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Snow had never bothered me. The cold was never as bad as other people made it out to be. In fact, I found it comfortable and familiar.

My traveling companions did not share my ease in the snow.

“Who in their right mind would be living on this mountain?” In the last hour and a half, both Terry and Michael had asked me the same question in at least twelve different ways. Reminding them that I wasn’t paying them to ask me who or why about anything of this trip only worked for the first five minutes.

“Someone important to me.” I kept the answer short and hoped that it would be enough to keep them from asking about it again. They reminded me far too much of my father; gruff, stuck in their ways, and prejudiced. It was because of him that I had to make this trip in the first place.

“Who could be so important that you had to make a trip in the middle of winter?” The judgment in the question was so obvious that I resisted my urge to turn around and push him into the snow.

The wind around us began to pick up, whipping us from side to side and blowing my hat away. One of the guys, Terry I think, caught me when I was blown backwards. It wasn’t natural wind, it felt too deliberate. With each step forward that we managed, it blew us back another four steps.

I paused in my next step as I realized that I recognized this wind. It was the same as from my childhood, one that would blow to keep me away from ledges or things that weren’t safe. It was what I had climbed this damn mountain for.

“Mom?” My words were not much more than a whisper but the winds began to soften. My guides got a reprieve but the wind circled around me, softer and almost loving. It lifted my hair and brushed across my cheeks. Closing my eyes, I smiled at the feeling. It had been far too long since I had felt such open love. My father hadn’t wanted much to do with me after he chased off my mother.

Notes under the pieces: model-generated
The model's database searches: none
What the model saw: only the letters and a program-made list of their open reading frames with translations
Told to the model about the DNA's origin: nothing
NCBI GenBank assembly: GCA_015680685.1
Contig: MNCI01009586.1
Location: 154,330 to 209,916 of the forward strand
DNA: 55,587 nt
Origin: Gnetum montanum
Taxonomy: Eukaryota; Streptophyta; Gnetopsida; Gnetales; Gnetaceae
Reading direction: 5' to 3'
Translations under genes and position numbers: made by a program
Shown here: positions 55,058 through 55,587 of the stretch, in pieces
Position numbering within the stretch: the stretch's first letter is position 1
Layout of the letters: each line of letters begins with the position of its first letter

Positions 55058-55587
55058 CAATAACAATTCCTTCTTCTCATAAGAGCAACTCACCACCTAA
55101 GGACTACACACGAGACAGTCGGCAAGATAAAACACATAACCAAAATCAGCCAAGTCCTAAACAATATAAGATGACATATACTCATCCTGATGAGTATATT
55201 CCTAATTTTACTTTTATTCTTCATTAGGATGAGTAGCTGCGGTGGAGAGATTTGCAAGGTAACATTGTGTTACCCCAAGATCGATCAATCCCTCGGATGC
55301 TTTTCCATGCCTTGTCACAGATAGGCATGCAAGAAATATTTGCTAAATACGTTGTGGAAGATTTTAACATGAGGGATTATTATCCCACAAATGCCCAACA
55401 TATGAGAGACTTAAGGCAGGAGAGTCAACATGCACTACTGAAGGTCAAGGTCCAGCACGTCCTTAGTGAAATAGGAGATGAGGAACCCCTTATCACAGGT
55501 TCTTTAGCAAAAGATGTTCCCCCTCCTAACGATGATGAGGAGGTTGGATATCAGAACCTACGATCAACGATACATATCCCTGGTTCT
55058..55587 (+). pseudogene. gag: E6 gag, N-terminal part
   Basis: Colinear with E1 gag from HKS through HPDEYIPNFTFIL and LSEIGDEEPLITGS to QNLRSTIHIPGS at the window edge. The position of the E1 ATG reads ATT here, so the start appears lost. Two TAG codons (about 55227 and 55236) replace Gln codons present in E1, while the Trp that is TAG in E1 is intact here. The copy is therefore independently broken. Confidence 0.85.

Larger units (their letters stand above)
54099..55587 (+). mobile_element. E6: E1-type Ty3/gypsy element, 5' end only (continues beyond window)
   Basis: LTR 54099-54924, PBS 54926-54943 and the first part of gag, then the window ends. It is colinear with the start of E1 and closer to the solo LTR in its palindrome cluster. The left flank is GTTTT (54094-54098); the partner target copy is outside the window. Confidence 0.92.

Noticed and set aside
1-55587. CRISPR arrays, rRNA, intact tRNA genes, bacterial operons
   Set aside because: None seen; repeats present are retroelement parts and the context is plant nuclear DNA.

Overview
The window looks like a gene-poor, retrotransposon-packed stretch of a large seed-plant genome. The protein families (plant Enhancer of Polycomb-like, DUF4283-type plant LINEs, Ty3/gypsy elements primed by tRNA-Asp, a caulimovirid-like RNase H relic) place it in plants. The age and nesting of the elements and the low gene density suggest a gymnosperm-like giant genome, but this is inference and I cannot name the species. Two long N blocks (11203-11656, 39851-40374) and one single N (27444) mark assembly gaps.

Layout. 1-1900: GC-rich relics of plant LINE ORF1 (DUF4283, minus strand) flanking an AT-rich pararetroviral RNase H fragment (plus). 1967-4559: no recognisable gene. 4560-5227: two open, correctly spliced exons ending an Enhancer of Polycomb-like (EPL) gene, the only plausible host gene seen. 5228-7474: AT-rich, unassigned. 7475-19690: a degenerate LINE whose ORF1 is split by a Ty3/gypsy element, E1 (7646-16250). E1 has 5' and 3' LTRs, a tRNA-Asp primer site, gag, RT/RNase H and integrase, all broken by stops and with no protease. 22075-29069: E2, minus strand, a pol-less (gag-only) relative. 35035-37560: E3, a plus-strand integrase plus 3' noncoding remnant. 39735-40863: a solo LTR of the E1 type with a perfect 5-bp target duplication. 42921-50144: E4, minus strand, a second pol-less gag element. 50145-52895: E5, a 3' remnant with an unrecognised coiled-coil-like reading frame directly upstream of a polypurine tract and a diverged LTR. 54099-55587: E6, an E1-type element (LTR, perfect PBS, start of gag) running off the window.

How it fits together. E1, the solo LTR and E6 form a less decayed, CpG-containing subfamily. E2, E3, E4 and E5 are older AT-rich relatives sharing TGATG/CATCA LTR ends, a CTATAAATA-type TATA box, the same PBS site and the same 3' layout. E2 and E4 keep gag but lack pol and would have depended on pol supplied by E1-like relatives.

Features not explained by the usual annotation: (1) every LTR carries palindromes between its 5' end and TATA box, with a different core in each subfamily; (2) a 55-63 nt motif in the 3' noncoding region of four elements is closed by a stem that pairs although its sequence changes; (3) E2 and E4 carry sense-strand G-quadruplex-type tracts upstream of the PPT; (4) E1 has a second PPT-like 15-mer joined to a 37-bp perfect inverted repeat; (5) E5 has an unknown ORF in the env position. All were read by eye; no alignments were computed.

“What the hell?” Michael’s voice nearly broke through the peace I felt but I pushed it aside. His attitude couldn’t break this moment for me, not now.

As if my thoughts conjured her, she was there when I opened my eyes. The winds left me to return to her and I couldn’t help the smile that broke across my face. She was here. It had taken me years but I finally found where she was.

People talk about being frozen in place when they meet someone for the first time in years. That they took a moment to take in the changes of time and all that bologna. I didn’t have that moment. She hadn’t changed a bit since I last saw her.

I was practically flying over the snow and launching myself into her open arms. There were shouts of surprise from the guys but they weren’t important, I had found what I hired them for. They could go back down the mountain for all I cared.

“My little one, my Kukiko.” Her voice was one of the few things that memories hadn’t been able to hold onto. My imagination hadn’t done it justice. The name on the other hand had stayed with me, much to my father’s ire. I even researched it to find out what it meant long before I finally found out what my mother actually was.

As tempted as I was to break down and cry, I held back. Not only was it not a good first re-impression with my mother but I would not do it in front of two men. My arms tightened around her while she ran her fingers through my hair. Black hair and pale skin were the most obvious things that I inherited from her and she seemed as fascinated by it as I was by hers.